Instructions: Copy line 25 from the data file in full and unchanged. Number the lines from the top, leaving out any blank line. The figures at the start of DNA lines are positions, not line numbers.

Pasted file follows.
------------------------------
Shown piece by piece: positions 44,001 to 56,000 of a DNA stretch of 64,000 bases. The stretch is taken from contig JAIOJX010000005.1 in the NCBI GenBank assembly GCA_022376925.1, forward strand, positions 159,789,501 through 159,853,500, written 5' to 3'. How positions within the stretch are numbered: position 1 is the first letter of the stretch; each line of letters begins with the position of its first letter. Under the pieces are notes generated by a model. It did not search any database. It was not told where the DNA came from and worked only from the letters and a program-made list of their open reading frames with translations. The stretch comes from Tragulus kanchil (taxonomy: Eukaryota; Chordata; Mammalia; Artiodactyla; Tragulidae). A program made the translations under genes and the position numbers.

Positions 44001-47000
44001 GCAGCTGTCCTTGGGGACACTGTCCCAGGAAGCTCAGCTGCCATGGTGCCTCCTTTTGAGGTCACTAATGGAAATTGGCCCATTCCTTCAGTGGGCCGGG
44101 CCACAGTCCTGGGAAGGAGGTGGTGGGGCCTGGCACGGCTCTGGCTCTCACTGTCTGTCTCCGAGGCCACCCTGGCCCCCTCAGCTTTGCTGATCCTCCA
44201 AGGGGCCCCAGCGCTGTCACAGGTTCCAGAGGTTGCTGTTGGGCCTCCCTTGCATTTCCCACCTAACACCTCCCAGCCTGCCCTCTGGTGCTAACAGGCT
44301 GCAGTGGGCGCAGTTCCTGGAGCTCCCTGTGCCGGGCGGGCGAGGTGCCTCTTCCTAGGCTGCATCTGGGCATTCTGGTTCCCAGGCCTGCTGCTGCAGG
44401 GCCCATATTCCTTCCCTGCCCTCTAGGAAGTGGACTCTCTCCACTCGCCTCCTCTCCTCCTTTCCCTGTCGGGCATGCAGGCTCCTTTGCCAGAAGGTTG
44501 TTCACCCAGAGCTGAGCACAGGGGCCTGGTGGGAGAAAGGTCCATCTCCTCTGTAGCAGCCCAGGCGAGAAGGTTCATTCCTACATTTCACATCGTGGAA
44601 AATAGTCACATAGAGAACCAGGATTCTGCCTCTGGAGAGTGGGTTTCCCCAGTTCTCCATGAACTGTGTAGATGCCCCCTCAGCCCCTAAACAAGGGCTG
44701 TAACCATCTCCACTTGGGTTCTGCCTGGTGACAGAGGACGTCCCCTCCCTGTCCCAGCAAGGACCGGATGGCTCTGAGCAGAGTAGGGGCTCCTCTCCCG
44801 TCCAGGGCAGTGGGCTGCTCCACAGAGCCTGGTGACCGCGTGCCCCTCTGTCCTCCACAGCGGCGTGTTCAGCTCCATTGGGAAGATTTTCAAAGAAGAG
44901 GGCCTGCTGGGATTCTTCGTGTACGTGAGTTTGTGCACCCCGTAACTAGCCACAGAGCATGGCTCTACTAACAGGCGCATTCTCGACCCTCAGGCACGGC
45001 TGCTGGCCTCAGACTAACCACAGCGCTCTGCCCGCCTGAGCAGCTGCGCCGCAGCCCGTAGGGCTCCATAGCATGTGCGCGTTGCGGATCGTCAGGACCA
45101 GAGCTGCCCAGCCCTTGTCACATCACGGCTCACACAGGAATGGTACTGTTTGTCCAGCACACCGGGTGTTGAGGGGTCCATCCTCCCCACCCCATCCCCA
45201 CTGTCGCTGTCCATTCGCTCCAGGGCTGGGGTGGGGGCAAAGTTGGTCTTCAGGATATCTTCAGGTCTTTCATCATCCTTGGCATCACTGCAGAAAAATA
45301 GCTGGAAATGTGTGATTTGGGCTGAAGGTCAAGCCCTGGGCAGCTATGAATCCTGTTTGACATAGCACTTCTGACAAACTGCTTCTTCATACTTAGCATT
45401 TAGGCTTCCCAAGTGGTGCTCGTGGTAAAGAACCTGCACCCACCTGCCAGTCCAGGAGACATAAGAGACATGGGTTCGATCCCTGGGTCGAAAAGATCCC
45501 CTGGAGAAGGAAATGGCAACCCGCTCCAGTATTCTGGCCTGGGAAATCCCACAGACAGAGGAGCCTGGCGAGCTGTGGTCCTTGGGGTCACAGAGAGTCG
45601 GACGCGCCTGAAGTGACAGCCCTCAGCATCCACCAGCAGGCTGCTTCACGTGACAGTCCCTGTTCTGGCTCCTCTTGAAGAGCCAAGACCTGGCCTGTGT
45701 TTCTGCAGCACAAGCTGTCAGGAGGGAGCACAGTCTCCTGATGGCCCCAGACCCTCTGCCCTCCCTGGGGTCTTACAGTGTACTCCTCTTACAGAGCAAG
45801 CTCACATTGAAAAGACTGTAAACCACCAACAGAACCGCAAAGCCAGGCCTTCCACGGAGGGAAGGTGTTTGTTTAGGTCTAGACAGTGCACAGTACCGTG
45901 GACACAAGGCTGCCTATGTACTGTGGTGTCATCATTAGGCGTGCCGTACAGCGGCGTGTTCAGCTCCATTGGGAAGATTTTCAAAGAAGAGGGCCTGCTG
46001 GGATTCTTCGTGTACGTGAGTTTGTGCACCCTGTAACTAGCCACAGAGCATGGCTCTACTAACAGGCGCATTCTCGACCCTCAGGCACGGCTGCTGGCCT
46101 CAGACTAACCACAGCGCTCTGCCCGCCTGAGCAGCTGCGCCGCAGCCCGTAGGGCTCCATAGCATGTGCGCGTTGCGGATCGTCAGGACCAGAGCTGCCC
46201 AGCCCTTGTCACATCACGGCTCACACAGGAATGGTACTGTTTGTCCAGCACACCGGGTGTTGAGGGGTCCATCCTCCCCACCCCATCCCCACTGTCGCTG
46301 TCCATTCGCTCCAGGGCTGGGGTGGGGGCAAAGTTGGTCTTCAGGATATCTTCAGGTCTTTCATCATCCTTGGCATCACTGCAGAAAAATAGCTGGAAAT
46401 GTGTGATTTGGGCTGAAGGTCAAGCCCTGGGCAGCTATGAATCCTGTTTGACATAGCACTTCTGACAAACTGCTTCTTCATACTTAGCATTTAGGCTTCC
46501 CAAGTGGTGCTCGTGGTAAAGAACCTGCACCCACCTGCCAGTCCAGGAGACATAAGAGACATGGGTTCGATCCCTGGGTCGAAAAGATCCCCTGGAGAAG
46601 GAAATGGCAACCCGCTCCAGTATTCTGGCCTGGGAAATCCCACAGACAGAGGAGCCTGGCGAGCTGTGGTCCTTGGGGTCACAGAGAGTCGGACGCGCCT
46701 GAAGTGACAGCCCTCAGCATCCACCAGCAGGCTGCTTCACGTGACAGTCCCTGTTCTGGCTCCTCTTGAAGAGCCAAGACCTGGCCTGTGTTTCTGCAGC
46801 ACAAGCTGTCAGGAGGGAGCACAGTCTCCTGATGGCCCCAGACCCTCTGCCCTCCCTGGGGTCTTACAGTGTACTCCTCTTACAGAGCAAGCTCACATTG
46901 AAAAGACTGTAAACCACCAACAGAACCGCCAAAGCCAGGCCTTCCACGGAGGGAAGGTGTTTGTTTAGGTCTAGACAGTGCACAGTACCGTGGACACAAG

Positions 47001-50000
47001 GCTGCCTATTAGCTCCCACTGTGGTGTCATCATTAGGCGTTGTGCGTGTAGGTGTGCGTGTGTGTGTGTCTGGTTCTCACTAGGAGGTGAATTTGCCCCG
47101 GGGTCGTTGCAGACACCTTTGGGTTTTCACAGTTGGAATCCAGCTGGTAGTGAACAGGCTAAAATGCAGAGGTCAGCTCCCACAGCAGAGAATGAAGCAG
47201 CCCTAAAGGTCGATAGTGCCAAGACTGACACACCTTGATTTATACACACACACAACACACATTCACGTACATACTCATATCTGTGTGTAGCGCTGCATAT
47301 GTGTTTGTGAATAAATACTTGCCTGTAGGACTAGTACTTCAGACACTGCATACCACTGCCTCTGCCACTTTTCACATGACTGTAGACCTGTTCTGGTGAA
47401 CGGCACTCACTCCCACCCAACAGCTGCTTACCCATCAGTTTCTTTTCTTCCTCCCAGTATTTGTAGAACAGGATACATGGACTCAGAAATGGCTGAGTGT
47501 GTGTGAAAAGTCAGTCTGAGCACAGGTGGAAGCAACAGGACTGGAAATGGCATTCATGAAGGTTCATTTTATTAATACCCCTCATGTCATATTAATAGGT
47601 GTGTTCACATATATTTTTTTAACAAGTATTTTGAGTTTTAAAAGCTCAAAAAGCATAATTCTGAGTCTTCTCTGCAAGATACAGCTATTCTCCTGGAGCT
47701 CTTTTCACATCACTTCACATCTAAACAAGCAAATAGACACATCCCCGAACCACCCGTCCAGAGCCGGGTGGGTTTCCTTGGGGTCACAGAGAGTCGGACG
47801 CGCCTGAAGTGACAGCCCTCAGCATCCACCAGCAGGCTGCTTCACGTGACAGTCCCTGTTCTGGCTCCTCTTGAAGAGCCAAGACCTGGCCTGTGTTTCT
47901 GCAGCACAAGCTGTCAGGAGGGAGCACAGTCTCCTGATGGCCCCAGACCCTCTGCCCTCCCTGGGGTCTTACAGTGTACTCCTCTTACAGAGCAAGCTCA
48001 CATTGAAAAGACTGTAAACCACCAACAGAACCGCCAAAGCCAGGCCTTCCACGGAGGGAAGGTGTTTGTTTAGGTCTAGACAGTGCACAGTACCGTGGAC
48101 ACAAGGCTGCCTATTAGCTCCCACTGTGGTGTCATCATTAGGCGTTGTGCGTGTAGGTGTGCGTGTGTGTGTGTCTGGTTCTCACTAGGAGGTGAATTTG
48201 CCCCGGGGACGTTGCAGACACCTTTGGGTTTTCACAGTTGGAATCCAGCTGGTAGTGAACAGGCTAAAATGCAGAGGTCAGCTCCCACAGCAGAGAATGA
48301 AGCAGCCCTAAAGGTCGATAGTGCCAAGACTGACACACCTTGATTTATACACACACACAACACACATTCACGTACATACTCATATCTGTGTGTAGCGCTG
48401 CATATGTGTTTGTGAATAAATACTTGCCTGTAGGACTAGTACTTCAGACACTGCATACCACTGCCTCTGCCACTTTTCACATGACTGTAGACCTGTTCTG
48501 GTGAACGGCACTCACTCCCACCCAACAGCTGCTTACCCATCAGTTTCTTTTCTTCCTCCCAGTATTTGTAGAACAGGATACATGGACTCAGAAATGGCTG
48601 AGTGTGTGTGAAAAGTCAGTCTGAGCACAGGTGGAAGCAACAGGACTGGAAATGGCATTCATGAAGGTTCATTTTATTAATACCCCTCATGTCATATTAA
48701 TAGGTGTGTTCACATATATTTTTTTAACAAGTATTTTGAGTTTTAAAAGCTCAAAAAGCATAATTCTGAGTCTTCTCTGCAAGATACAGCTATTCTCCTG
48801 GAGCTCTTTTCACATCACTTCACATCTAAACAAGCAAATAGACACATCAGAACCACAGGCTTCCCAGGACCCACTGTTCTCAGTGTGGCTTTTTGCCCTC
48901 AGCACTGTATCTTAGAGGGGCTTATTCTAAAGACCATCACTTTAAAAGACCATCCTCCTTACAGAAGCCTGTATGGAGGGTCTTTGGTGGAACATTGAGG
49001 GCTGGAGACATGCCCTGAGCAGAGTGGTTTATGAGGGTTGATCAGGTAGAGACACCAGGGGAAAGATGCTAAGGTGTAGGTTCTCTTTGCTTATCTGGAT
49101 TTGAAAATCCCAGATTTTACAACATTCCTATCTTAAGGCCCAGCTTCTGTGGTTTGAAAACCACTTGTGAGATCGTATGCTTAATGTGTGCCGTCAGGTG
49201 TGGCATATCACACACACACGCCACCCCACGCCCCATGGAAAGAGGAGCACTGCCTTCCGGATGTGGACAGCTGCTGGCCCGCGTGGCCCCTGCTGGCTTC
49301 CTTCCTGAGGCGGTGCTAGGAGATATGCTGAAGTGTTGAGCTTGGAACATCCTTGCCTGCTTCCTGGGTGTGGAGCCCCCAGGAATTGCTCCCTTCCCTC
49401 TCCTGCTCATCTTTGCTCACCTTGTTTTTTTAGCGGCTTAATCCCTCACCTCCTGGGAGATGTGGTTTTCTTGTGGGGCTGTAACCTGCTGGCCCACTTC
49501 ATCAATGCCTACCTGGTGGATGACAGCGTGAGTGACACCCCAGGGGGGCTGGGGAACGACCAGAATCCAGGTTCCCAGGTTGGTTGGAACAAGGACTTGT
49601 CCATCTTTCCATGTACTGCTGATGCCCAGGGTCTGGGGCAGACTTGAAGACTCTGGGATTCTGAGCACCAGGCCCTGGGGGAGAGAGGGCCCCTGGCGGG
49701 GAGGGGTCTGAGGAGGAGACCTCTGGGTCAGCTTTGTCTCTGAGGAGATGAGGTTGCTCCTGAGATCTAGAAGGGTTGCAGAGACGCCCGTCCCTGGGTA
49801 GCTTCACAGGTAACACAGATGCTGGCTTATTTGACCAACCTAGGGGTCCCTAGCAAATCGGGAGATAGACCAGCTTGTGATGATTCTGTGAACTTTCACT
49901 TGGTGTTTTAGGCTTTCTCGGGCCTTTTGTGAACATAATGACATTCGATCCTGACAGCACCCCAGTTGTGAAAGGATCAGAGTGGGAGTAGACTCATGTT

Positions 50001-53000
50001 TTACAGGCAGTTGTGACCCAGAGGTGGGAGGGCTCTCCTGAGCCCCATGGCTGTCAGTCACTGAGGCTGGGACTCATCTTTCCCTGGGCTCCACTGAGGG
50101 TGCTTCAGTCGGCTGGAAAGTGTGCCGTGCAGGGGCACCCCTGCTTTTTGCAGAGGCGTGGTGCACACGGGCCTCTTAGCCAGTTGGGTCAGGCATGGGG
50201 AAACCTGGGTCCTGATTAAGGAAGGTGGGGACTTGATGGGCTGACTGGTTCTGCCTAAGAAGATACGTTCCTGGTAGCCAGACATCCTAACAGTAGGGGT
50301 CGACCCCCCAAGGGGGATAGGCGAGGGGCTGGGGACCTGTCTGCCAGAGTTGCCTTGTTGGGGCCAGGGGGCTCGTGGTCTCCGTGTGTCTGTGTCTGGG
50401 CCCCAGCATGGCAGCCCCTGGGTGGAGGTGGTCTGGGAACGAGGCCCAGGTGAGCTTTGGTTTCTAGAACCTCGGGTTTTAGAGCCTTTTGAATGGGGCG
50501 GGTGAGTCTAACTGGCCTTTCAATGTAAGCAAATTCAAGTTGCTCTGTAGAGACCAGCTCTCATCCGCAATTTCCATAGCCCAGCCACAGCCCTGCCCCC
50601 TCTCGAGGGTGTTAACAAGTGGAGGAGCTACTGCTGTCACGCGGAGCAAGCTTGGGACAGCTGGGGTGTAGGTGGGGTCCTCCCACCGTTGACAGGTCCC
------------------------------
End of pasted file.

46201 AGCCCTTGTCACATCACGGCTCACACAGGAATGGTACTGTTTGTCCAGCACACCGGGTGTTGAGGGGTCCATCCTCCCCACCCCATCCCCACTGTCGCTG